Tourists who visit the Sistine Chapel are to be vacuum cleaned and cooled down before entering in an effort to reduce pollution damaging Michelangelo's masterpieces, the director of the Vatican Museums has revealed.
According to The Guardian
, the five million tourists who visit the chapel in the Vatican City every year and traipse sweat, dust, skin flakes and hair will be 'dusted, cleaned and chilled'.
Director of the museums, Antonio Paolucci, told Corriere della Sera
: 'We will cover the 100 metres before the entrance with a carpet that cleans shoes; we will install suction vents on the sides to suck dust from clothes and we will lower temperatures to reduce the heat and humidity of bodies.
The heat and dirt generated by the 20,000 visitors pouring into the 16th century chapel every day has been blamed for the layers of grime on the paintings, which include Michelangelo's depiction of God giving life to Adam.
'Dust, temperature, humidity and carbon dioxide are the great enemies of the paintings,' said Paolucci.
According to the Daily Mail
, Mr Paolucci said he hoped the system would be in place by next year and explained 'the money is there'.
Famed throughout the world for its frescoes by masters such as Michelangelo, Bernini and Raphael, the Sistine Chapel has been criticised for the huge amount of visitors crammed into the site each day.
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- Lake Orta, Piedmont
The secluded Lake Orta has as much beauty as Italy's higher-profile lakes but is far less touristy, so it's perfect for a romantic break. It's just seven miles long and a mile wide, and in the middle lies the island, Isola San Giulio, which is home to a convent. The lake's hill town, Orta San Giulio is a real treat with winding cobbled lanes, fishing boats pulled up to the waterfront and the 16th-century Palazzo <b><a href="http://www.palazzoubertini.com/" target="_blank">Penotti Ubertini</a></b> arts space.<br/><b>How to get there:</b> Around 1.5 hours' drive from Milano.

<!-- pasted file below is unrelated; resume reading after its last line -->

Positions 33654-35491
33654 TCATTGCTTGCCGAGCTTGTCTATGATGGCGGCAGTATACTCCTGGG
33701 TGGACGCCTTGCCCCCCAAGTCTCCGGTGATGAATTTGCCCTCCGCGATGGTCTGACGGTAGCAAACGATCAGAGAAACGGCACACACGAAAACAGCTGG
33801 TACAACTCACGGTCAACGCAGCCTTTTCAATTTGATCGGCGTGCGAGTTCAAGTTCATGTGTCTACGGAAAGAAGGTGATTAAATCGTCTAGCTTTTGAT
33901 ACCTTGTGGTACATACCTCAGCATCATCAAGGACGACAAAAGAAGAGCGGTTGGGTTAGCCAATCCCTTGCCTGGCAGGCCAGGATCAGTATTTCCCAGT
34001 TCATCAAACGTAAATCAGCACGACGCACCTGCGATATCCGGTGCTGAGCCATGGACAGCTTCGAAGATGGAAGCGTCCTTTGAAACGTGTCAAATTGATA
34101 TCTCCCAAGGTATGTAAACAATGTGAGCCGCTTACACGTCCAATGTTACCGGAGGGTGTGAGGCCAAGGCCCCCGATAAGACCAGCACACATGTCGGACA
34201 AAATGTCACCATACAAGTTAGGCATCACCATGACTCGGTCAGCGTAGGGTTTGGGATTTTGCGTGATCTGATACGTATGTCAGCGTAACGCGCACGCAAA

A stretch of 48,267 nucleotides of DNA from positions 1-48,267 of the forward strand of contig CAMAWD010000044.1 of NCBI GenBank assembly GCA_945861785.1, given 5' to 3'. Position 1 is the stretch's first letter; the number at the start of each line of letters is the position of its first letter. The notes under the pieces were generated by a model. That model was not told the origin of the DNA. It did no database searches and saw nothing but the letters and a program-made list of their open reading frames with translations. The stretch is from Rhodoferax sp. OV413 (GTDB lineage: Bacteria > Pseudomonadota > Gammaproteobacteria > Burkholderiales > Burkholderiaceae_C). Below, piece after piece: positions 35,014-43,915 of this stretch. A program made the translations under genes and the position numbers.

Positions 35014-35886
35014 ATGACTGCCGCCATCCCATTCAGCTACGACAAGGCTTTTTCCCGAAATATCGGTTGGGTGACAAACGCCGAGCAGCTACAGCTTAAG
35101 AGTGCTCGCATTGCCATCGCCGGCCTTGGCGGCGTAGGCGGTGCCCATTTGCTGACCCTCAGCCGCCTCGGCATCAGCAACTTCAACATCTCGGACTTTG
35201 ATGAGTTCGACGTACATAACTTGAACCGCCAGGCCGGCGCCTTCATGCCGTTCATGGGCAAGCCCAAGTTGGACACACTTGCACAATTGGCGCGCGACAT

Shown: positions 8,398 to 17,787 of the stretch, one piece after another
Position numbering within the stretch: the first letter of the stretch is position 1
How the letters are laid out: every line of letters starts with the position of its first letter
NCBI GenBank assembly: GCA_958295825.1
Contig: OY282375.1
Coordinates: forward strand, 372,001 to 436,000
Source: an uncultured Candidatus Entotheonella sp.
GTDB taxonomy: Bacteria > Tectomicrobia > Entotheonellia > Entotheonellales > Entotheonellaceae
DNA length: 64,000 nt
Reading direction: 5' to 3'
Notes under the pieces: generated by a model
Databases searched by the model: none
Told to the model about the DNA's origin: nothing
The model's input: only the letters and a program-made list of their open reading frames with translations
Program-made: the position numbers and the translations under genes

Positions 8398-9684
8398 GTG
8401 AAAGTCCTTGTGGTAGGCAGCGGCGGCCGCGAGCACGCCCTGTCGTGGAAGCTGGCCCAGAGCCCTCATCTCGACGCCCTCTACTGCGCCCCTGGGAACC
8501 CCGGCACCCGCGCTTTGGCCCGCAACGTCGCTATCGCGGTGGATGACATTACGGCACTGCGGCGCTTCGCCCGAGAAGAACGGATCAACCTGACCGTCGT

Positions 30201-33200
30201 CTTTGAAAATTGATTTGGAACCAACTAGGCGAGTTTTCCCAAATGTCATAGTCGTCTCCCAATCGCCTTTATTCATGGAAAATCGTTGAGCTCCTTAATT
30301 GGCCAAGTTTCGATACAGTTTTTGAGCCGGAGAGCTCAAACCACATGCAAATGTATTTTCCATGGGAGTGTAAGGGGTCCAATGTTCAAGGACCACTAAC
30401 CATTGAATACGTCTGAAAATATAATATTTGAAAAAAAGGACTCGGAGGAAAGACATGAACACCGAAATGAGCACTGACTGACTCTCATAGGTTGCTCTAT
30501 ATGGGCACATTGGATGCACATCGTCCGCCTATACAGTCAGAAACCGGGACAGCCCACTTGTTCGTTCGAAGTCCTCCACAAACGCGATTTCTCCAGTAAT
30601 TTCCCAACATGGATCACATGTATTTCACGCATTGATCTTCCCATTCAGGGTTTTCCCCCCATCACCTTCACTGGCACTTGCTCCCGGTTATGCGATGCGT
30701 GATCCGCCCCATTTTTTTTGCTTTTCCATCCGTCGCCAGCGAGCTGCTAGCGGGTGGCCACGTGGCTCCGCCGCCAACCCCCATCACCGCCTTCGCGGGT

- Ostuni, Apulia
Ostuni, the 'White City', is famed for its whitewashed houses overlooking the gorgeous Ionian Sea. Its pretty old town offers a plethora of bars, cafes and restaurants, and keen shoppers shouldn't miss the antiques market held every second Sunday of the month, with everything from jewellery to books and furniture on sale. Travel around 26 August when Ostuni's locals celebrate La Calvalcata, when a parade of horsemen dressed in red and white take to the streets.<br/><b>How to get there:</b> Around 50 minutes' drive from Brindisi<br/><b><a href="http://www.expedia.co.uk/Apulia-Hotels.d6055563.Travel-Guide-Hotels" target="_blank">Book a hotel in Apulia</a></b>
- Roccaraso, Abruzzo
Avid skiers should head to Abruzzo's Roccaraso ski resort for over 120km of piste to enjoy. It's not just a cheaper alternative to the Alps but a real hidden gem as most skiers don't think of heading to Italy's south for its slopes. The picturesque resort is surrounded by beech woods and is one of the few places you can escape the crowds and experience empty pistes.<br/><b>How to get there:</b> Around 1.5 hours from Pescara<br/>
- Praia a Mare, Calabria